The White House, A Libertarian-Republican, and Taliban Talk Bergdahl
The swap of Army Sgt. Bowe Bergdahl, who was held hostage for five years in Afghanistan and Pakistan, in exchange for five high-ranking members of the Taliban has proven to be controversial to say the least. Today, even more claims have been made about the legality of the exchange and its repercussions. President Barack Obama defended his action, libertarian-leaning Rep. Raul Labrador (R-ID) criticized his own party's claims that such exchanges are unheard of, and a Taliban commander said that his group now intends to take more high-profile hostages.
"I make no apologies for making sure we get a young man back to his parents," the president said from the G7 summit in Brussels. "We had a prisoner of war whose health had deteriorated and…we saw an opportunity and we seized it, and I make no apologies."
Republicans have voiced loud criticism of the Obama administration for the exchange. One of their major contentions is that the White House conducted the deal illegally by not giving Congress 30 days notice that it was releasing Guantanamo Bay prisoners.
The Los Angeles Times reports that the White House has a defense, though:
Obama administration officials have told lawmakers they didn't give Congress advance notice of a prisoner exchange with the Taliban last week because the Taliban had threatened to kill Army Sgt. Bowe Bergdahl if news of the pending trade deal leaked out, according to a Senate aide familiar with the discussions. …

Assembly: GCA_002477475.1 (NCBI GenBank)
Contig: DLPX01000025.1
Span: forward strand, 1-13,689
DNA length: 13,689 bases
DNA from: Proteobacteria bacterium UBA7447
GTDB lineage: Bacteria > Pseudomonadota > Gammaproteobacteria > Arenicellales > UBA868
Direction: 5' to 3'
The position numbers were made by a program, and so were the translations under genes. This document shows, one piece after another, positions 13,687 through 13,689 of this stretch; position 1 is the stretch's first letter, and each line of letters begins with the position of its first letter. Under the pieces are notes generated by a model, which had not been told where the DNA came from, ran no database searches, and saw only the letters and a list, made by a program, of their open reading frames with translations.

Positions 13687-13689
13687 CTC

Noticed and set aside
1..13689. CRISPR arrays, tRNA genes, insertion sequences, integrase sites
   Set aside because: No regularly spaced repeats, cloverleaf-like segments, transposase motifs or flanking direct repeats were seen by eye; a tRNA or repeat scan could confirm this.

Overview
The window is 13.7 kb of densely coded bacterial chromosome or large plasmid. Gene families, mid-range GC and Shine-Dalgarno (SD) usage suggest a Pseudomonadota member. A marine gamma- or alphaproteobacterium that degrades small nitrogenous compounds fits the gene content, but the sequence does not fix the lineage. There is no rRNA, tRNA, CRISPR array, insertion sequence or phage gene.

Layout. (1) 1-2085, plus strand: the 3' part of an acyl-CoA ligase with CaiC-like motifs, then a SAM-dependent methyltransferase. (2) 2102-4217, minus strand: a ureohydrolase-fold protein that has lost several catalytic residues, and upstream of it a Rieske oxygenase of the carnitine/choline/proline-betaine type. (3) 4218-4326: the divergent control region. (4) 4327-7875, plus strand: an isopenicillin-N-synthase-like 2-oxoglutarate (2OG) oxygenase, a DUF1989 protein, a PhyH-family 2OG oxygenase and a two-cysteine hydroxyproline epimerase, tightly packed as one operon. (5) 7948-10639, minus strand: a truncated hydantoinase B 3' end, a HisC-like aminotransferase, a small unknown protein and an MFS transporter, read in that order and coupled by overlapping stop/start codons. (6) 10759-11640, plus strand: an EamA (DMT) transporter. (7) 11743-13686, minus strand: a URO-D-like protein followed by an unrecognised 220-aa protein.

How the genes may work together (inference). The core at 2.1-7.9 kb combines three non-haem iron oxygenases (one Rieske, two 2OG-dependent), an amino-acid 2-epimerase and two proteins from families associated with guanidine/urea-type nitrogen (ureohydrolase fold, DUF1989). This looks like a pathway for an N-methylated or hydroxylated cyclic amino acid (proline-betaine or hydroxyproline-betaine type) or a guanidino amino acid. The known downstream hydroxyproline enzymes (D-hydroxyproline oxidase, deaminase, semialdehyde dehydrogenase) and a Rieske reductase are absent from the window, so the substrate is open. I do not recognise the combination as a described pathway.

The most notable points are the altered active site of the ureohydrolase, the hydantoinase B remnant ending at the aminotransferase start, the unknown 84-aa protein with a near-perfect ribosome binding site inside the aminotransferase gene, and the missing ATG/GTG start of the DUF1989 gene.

As White House officials interpret the law, they were permitted to sidestep the 30-day notice rule because delaying the transfer would have interfered with the president's constitutional duties to protect the lives of Americans abroad and U.S. soldiers.
Hawkish members of the GOP have also argued that Obama's decision to deal with the Haqqani network, which was holding Bergdahl, marks a dramatic removal from the United State's policy of not negotiating with terrorists.
Labrador, however, who has been described as having "libertarian tendencies," broke ranks with his party on this matter. He said:
I'm a little bit disturbed by some of the Republicans out there who keep saying this has never happened before.
That is not entirely true. If you look historically, at the end of any conflict, you have a swap of prisoners, and that happens. Usually our side will release people that are less than desirable in order to get some of our people back in these swaps. So I would suggest that anybody who's being hyper-critical about this, they should look at the history. This has happened before.
Indeed, numerous policy experts have corroborated Labrador's claim, citing the Iranian Hostage Crisis during the Carter administration, the Iran-Contra affair during the Reagan administration, and so on.
Still, conservatives' concern that the deal could put more American lives at risk may not be wholly unfounded. An unnamed Taliban leader told Time that the deal has shown them that they have leverage when they kidnap people like Bergdahl. Speaking under the condition of anonymity, the commander said, "It's better to kidnap one person like Bergdahl than kidnapping hundreds of useless people. It has encouraged our people. Now everybody will work hard to capture such an important bird."